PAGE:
Soyuz (spacecraft)

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Soyuz seen from the Apollo spacecraft during the Apollo Soyuz Test Project

Soyuz (Russian: Союз, English: Union) is a series of spacecraft designed for the Soviet space programme. It was first used in the 1960s. The Soyuz spacecraft is launched on a Soyuz rocket, the most frequently used and most reliable[1] launch vehicle in the world to date.[1][2] All Soyuz spacecraft are launched from the Baikonur Cosmodrome in Kazakhstan.

History[change | change source]

The first Soyuz flight had no people aboard. It launched on November 28, 1966. The first Soyuz mission with a crew, Soyuz 1, launched on 23 April 1967 but crashed, killing cosmonaut Vladimir Komarov. Soyuz 3[2] (October 26, 1968) was the first successful manned mission. Now, the Soyuz is widely considered the world's safest, most cost-effective human spaceflight vehicle. Soyuz spacecraft were used to carry cosmonauts to and from Salyut and later Mir Soviet space stations, and are now used for transport to and from the International Space Station (ISS). At least one Soyuz spacecraft is docked at the ISS at all times for use as an escape craft in the event of an emergency.

Latest version[change | change source]

The newest Soyuz spacecraft is the Soyuz MS-11. It was launched on 3 December 2018. The crew consists of a Russian commander, a Canadian flight engineer, and an American flight engineer.

Position Crew member
Commander Russia Oleg Kononenko, RSA
Expedition 58
Fourth spaceflight
Flight Engineer 1 Canada David Saint-Jacques, CSA
Expedition 58
First spaceflight
Flight Engineer 2 United States Anne McClain, NASA
Expedition 58
First spaceflight

Backup crew[change | change source]

Position Crew member
Commander Russia Aleksandr Skvortsov, RSA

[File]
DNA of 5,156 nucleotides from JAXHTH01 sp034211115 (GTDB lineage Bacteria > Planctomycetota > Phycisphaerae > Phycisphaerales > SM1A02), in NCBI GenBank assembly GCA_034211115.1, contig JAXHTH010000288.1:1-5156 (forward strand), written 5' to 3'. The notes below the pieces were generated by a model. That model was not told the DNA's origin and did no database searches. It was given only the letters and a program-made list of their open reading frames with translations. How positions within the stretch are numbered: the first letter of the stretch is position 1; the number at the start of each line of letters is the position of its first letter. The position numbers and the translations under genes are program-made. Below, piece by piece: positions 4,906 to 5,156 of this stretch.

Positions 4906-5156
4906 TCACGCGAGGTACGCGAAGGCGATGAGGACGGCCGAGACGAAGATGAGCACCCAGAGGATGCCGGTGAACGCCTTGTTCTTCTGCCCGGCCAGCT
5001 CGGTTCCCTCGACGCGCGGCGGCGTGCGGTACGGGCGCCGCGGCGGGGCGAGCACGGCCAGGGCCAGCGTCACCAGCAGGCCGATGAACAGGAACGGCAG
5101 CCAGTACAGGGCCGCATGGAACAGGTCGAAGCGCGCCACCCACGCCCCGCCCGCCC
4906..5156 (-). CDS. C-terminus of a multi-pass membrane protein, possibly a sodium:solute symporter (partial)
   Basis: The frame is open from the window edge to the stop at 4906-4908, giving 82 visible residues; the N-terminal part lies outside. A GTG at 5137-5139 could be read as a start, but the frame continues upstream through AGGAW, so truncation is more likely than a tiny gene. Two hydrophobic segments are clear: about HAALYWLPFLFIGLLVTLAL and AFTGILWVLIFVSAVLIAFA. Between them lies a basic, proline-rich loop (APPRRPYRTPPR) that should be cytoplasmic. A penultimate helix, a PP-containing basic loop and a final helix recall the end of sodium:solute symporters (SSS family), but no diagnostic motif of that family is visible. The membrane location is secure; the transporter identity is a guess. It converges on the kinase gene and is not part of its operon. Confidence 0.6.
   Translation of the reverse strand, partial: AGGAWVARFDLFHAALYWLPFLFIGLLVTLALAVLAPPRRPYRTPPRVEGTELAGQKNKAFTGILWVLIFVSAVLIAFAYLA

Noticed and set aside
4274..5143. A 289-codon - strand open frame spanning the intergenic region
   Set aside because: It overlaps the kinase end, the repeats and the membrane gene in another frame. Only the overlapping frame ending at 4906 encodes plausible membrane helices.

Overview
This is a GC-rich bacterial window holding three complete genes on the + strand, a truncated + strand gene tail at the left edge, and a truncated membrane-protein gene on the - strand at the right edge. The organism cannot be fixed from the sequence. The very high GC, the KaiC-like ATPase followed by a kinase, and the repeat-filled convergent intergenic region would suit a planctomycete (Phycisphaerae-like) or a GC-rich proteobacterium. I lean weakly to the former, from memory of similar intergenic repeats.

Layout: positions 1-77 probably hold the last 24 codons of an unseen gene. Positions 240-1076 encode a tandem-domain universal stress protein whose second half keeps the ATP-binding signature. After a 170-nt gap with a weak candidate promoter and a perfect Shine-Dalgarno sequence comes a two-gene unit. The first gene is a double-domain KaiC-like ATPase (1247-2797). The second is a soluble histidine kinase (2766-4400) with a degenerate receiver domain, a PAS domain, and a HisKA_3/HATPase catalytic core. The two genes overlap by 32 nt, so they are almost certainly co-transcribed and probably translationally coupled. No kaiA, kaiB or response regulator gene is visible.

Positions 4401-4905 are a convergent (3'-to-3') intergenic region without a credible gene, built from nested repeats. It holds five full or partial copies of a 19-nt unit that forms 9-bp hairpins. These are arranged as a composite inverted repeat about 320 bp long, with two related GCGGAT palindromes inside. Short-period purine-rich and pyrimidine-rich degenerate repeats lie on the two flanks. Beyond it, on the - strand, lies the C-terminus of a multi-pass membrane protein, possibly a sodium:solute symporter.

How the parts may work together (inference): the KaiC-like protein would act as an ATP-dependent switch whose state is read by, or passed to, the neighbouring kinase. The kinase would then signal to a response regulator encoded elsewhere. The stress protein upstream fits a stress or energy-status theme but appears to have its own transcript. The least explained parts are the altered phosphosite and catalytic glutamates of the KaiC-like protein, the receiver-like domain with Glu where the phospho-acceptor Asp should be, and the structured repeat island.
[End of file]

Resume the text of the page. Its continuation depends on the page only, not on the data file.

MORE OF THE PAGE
Flight Engineer 1 Italy Luca Parmitano, ESA
Flight Engineer 2 United States Andrew R. Morgan, NASA

Parts[change | change source]

The Soyuz spacecraft has three parts:

  • A round orbital module, which provides space for the crew;
  • A small reentry module, which gets the crew back to Earth;
  • A service module with solar panels, which contains instruments and engines.

Orbital module[change | change source]

The orbital module is also called the Habitation section. It has all the equipment not needed for reentry, such as experiments, cameras and cargo. It also contains a docking collar for docking to space stations. It does not come back to earth.

Orbital Module

Reentry module[change | change source]

The reentry module is used for launch and the journey back to earth. Half of it is covered in heat protection tiles. It comes back to earth.

Reentry module

Service module[change | change source]

The service module has solar panels. It contains systems for temperature control, electric power supply, long-range radio communications and radio telemetry. It does not come back to earth.

Service module

References[change | change source]

  1. esa. "Soyuz launch vehicle: The most reliable means of space travel". European Space Agency. Retrieved 2018-04-19.
  2. "Soyuz-3 launch vehicle". Retrieved 2018-05-30.